Health-related quality of life in adults with low-grade gliomas: a systematic review

Ben Rimmer*, Iakov Bolnykh, Lizzie Dutton, Joanne Lewis, Richéal Burns, Pamela Gallagher, Sophie Williams, Vera Araújo-Soares, Fiona Menger, Linda Sharp

*Corresponding author for this work

Research output: Contribution to journalReview articleAcademicpeer-review

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Abstract

Purpose: Low-grade glioma (LGG) patients may face health-related quality-of-life (HRQoL) impairments, due to the tumour, treatment and associated side-effects and prospects of progression. We systematically identified quantitative studies assessing HRQoL in adult LGG patients, for: aspects of HRQoL impacted; comparisons with non-cancer controls (NCC) and other groups; temporal trends; and factors associated with HRQoL. Methods: MEDLINE, CINAHL, Embase, PubMed, and PsycINFO were systematically searched from inception to 14th September 2021. Following independent screening of titles and abstracts and full-texts, population and study characteristics, and HRQoL findings were abstracted from eligible papers, and quality appraised. Narrative synthesis was conducted. Results: Twenty-nine papers reporting 22 studies (cross-sectional, n = 13; longitudinal, n = 9) were identified. Papers were largely good quality, though many excluded patients with cognitive and communication impairments. Comparators included high-grade gliomas (HGG) (n = 7); NCCs (n = 6) and other patient groups (n = 3). Nineteen factors, primarily treatment (n = 8), were examined for association with HRQoL. There was substantial heterogeneity in HRQoL instruments used, factors and aspects of HRQoL assessed and measurement timepoints. HRQoL, primarily cognitive functioning and fatigue, in adult LGG patients is poor, and worse than in NCCs, though better than in HGG patients. Over time, HRQoL remained low, but stable. Epilepsy/seizure burden was most consistently associated with worse HRQoL. Conclusion: LGG patients experience wide-ranging HRQoL impairments. HRQoL in those with cognitive and communication impairments requires further investigation. These findings may help clinicians recognise current supportive care needs and inform types and timings of support needed, as well as inform future interventions.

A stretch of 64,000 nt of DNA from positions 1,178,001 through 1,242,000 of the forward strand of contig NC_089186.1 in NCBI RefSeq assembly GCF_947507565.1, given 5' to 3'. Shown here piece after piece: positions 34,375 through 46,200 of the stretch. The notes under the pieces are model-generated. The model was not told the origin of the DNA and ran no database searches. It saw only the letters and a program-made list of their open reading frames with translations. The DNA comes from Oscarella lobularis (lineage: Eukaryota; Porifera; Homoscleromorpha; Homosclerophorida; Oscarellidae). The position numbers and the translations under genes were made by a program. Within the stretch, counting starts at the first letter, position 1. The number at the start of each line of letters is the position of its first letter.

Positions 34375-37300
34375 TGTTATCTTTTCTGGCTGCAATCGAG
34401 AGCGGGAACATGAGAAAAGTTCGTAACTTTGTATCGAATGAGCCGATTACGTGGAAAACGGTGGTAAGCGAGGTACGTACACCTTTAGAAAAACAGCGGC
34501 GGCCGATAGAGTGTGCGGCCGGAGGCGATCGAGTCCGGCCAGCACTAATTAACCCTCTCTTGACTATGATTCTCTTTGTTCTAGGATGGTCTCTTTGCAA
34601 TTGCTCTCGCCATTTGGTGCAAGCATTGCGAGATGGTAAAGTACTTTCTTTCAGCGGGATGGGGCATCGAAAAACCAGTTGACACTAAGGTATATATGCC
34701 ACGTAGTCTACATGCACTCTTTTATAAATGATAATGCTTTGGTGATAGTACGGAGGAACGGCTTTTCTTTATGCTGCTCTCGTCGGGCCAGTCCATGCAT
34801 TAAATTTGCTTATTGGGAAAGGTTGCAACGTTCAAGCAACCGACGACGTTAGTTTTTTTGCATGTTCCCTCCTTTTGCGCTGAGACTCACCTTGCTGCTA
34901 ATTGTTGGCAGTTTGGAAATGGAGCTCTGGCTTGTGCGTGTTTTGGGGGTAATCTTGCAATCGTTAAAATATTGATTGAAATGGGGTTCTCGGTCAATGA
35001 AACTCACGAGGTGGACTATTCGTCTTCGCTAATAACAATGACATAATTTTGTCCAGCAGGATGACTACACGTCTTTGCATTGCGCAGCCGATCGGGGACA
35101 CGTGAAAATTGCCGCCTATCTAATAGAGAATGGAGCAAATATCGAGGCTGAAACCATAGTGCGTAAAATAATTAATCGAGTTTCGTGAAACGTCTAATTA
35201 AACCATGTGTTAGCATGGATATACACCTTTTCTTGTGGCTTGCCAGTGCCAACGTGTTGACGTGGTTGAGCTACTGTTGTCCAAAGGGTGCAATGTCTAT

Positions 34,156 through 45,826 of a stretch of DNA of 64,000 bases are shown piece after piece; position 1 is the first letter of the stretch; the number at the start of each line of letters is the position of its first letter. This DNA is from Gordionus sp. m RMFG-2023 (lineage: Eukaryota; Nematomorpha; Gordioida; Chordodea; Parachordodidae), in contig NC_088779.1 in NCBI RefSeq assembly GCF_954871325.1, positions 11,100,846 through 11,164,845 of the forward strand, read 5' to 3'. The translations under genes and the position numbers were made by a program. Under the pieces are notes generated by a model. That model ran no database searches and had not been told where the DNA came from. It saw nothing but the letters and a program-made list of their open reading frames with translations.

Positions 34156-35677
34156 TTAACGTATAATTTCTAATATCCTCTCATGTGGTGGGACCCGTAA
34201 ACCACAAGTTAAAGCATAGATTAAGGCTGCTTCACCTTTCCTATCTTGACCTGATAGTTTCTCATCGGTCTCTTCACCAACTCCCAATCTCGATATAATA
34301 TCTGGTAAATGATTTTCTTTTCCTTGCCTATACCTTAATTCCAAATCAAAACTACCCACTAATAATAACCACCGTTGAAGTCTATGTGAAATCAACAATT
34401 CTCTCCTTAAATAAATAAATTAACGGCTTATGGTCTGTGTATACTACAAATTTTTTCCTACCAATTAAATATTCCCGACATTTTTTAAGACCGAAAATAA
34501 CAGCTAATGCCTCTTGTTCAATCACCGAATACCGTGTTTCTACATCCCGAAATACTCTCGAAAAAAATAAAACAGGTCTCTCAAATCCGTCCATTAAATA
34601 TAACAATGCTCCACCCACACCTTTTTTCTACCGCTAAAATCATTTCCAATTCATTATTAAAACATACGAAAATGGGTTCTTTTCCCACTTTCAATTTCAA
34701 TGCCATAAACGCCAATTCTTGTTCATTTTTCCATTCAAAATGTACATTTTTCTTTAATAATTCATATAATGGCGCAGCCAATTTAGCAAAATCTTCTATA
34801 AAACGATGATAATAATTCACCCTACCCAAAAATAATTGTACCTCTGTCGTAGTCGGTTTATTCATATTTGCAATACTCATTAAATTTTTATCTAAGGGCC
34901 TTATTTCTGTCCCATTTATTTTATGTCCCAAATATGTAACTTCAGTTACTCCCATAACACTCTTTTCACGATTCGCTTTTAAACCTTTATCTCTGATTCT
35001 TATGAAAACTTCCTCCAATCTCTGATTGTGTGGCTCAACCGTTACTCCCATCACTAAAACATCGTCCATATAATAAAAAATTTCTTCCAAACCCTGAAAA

Original languageEnglish
JournalQuality of life research
DOIs
Publication statusE-pub ahead of print/First online - 6 Aug 2022

Keywords

  • Health-related quality-of-life
  • Low-grade glioma
  • Survivorship

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